I'll note that two 1970s rockers died last week: Eddie Money and Rick Ocasek. The former never interested me much, but I had one of his compilations on my unrated list, so figured I should check it off. Tried looking on Napster before going to my shelves, and found a later 2-CD 35-song edition in place of my 1-CD 15-cut item, so I wound up reviewing both. Ocasek, of the Cars, was more important, but I didn't have any unfinished business with them, so didn't bother. Last one of their records I played was the Cars' 1985 Greatest Hits, giving it B+(**), which is about where I pegged their first two albums (both B+ in my database).

I did some work on the Jazz Guides last week. I still have some group albums to fold in -- I left them out of the first pass because they involve more cross-referencing -- but otherwise am up to date (through August). Current page counts: 1791 + 829.


One thing that slowed me down in getting this out was that I started writing up a postscript to Sunday's Weekend Roundup. Despite vowing not to slip down any rabbit holes, I had trouble doing that. Spent much of today figuring I would polish this up a bit, but didn't manage that either. For what it's worth, I wrote these further notes on Monday:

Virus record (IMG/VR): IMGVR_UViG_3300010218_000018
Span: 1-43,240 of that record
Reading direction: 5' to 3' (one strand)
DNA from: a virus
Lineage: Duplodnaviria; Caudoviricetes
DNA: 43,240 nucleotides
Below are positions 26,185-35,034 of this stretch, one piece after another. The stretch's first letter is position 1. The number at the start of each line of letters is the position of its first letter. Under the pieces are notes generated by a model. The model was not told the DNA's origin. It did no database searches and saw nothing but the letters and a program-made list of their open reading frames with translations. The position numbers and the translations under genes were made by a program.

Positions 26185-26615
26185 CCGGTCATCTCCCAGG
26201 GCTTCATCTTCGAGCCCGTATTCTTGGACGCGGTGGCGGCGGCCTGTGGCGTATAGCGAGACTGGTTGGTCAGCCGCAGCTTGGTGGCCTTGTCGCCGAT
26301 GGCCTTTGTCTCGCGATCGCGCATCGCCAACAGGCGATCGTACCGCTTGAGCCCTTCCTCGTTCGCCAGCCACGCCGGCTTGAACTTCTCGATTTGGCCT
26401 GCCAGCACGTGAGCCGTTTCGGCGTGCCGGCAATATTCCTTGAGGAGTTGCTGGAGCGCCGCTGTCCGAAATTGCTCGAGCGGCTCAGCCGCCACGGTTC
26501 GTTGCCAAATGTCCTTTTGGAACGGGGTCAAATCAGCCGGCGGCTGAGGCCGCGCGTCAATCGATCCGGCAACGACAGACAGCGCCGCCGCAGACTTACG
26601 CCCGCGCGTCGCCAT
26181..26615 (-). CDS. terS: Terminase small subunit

• There was a breaking story that I barely touched on, but which may prove to be the week's most important. Start with: Everything we know about the Saudi oil attacks and the escalating crisis in the Gulf. The first problem here is that "everything we know" isn't very much, especially when you discount what various parties with their own ulterior motives have tried to claim (a list that starts with Mike Pompeo). Several sources noted that the Houthis in Yemen had claimed responsibility. Saudi Arabia has been bombing them for years now, so they have motive, but Pompeo doesn't see how they could pull such an attack off. The only other claim I've seen is here: Iranian drones launched from Iraq carried out attacks on Saudi oil plants. That would still involve flying drones 500-600 km, so I have to wonder whether it wouldn't have been easier to smuggle much smaller drones into the area, especially given that you don't need a lot of firepower when you're shooting at something as flamable as an oil refinery. Still, the real problem here isn't a "whodunit" or even its contextualization -- Saudi hostility and aggression against their neighbors (both direct, as in Yemen, and through proxies) is clearly at the root of this incident -- but a question of what the real powers will do next. Trump almost immediately tweeted that an American retalliation was "locked and loaded," awaiting only the Saudi government's direction. The implication is not only that Trump has subordinated American interests to the Saudis (as he has even more emphatically to the Israelis) with scant care for whatever the consequences may be. On the other hand, maybe the Saudis are coming to recognize how vulnerable they are to blowback from their wars. Too early to tell how this dangerous story sorts out.